Now Reading
LifeAid and Rise Host Community Town Hall on Police-Community Relations

LifeAid and Rise Host Community Town Hall on Police-Community Relations

by Eddie RichardsonNovember 12, 2020

A nondescript building in Compton, California was host to a historic event this afternoon. LifeAid, a veteran’s and first responders retreat group, and Rise (find background) conducted a sit-down, town hall with members of local police agencies, civilian community leaders, 25 students from LA area schools, and veterans. The group began discussing the important issues facing policing and law enforcement in general. Randy Sutton, a founder of LENN and the National Director of The Wounded Blue was on the guest panel, while I, the author, was in personal attendance.

The initial activity included ranking who we would want to be in three (3) segments, one being race, the others occupation, and age. Each evolved per round with further information about the subjects we were asked to rank. Ultimately, the goal is to uncover internal biases. Overall, the presentation was well received and opened communication lines for further discussion.

Panel members were asked if the current state of law enforcement was transforming into a glass empty or glass full situation in relation to current policing tactics. While several members felt it was half empty, most believe it was half full and conforming to current relations. Those that did not agree were asked to explain further. A consensus was reached among them that there is still a feeling of racial inequality, biased police practices, and bullying tactics being used in an alpha male dominant career field.

Army Sgt Major Dave Clark (ret) gave a page from his playbook for how he was able to form a police force in a country that hated the United States during wartime, Afghanistan. A focus on leadership was used for best practice principles to eliminate corruption from the police force that was in place. Spotlighting terrorist or gang-run areas were focused upon with their most well-received officers, showing a commitment and caring while uprooting the bad seeds. He advised that over forty years of war made the trust factor difficult but not insurmountable.

A community advocate named Dax alleged that “law enforcement is a selfish job, with police officers getting off time and time again for crimes they commit, we see denial from the police departments” He believes that accountability is necessary. Sheriff Villanueva countered by saying, “My goal is for everyone to live, everyone to survive, and everyone to prosper.” He pointed to the level of violence dictating the level of policing. ” The question is, how can we make a contact between an officer and a young black man a pleasant one?”

Dax made a bold statement, ” Once police realize we are on the same side and hate the crime as much as you all do. We can stop being oppressed by them (gangs) and by police.” Sheriff Villanueva agreed with, as he has stated higher crime rates dictate higher police presence. However, other panelists still feel that bad actors within law enforcement are being under-punished.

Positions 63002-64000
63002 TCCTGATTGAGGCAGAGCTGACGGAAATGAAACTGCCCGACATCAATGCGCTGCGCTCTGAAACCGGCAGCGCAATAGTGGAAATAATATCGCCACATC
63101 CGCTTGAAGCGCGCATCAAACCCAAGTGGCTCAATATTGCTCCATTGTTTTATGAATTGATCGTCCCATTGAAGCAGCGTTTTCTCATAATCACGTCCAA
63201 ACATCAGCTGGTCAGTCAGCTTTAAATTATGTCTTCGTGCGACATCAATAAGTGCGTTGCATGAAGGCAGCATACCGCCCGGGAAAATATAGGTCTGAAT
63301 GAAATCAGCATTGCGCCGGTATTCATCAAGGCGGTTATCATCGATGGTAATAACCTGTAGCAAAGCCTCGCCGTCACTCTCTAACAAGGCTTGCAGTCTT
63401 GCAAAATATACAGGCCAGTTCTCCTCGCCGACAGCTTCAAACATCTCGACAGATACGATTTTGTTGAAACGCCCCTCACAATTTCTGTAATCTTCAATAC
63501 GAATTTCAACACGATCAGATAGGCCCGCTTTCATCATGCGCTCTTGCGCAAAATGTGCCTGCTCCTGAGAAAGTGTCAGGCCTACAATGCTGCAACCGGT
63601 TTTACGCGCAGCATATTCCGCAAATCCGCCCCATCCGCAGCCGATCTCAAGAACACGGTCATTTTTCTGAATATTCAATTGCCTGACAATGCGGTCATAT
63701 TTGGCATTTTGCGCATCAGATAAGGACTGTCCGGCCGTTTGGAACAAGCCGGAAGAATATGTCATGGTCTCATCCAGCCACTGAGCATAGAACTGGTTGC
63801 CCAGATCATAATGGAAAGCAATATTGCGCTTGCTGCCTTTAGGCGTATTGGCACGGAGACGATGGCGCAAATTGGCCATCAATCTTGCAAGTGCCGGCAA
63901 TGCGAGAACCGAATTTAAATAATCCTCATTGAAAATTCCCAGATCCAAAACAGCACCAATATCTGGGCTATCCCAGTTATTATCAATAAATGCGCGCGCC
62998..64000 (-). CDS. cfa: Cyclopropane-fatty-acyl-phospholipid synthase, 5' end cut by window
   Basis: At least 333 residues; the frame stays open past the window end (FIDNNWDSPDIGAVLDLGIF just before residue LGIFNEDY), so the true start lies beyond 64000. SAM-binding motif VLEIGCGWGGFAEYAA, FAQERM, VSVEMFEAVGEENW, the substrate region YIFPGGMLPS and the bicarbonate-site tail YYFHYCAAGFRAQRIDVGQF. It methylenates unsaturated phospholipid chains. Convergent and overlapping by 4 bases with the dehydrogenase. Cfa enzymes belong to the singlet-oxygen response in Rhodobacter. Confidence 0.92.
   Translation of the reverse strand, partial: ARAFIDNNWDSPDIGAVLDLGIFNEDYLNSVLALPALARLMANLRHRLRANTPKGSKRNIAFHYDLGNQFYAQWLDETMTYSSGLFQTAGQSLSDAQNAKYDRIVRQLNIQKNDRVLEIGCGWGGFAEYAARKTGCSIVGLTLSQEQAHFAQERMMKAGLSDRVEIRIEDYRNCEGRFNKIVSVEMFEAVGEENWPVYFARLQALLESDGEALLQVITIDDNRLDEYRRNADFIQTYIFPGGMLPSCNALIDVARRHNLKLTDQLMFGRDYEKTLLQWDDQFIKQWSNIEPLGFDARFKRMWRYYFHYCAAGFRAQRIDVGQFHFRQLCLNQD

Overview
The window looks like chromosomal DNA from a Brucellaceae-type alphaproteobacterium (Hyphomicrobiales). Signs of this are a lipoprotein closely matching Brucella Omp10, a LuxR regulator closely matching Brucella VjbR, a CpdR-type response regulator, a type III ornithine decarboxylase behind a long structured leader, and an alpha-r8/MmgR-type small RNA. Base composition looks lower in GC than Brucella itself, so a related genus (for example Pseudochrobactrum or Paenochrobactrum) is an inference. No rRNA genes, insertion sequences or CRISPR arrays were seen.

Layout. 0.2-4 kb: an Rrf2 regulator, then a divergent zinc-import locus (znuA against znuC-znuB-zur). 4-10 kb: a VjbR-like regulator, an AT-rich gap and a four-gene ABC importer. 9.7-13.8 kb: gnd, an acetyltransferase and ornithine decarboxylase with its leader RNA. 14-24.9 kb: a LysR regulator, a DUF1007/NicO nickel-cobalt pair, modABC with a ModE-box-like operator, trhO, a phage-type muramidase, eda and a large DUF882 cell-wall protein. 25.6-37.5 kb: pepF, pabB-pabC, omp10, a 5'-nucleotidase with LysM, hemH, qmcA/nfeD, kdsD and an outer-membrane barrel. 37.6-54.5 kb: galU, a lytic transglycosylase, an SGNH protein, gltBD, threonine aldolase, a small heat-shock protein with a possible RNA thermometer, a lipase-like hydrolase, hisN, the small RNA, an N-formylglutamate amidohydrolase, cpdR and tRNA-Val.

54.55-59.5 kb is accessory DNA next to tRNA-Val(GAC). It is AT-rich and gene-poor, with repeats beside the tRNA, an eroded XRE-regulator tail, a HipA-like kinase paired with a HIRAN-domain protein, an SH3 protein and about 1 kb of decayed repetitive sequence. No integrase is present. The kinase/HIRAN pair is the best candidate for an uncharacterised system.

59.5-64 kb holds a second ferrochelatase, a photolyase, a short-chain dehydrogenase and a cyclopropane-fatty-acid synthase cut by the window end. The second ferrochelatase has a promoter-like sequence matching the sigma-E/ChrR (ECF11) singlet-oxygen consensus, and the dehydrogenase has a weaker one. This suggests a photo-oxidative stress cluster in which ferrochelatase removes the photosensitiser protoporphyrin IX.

Pastor Cedric Nelms, a local church leader, was asked how the faith-based community can be tasked to assist the mission. He cited zoning issues from gentrification eras. His belief is that this resulted in systemic issues. These call for a dual responsibility to call out both internal system issues, and outside system issues, both of which he believes are systematically flawed. He also believes fundamentally that law enforcement is the wrong type of response for domestic and mental health calls. Sheriff Villanueva advised that the taxpayers are not going to pay for counselors to respond to scenes, especially where violence may be present.

A sheriff’s board representative on the panel then asked the church leaders to rise up and speak. Stating “The loudmouths in the community are the ones causing the unrest, these police hate the bad apples more than you do. These streets aren’t pretty. We run toward the bullets. We will die for people we don’t know. We will walk in your shoes to see how you see us.”

Sheriff Villanueva closed by relaying ” We’re not the same police agency from the riots of the 60’s. Not one person has died here in 2020 from these riots. There is progress.  Can we do better? Yes! We have to push the community to do so also. A solution can be found.”

Los Angeles County Sheriff Alex Villanueva poses with Eddie Richardson and his service dog Custos at the event.

The sheriff thanked members for coming and asked them to continue the discussion in a non-political platform like the Rise town hall event.


About The Author
Eddie Richardson
Eddie Richardson
Eddie Richardson is a retired disabled police officer in South Carolina. An advocate for wounded officers, he’s been involved in drafting and introducing legislation at a federal level for their benefit. He is currently the COO of The Wounded Blue charity.
0 0 vote
Article Rating
Notify of
Inline Feedbacks
View all comments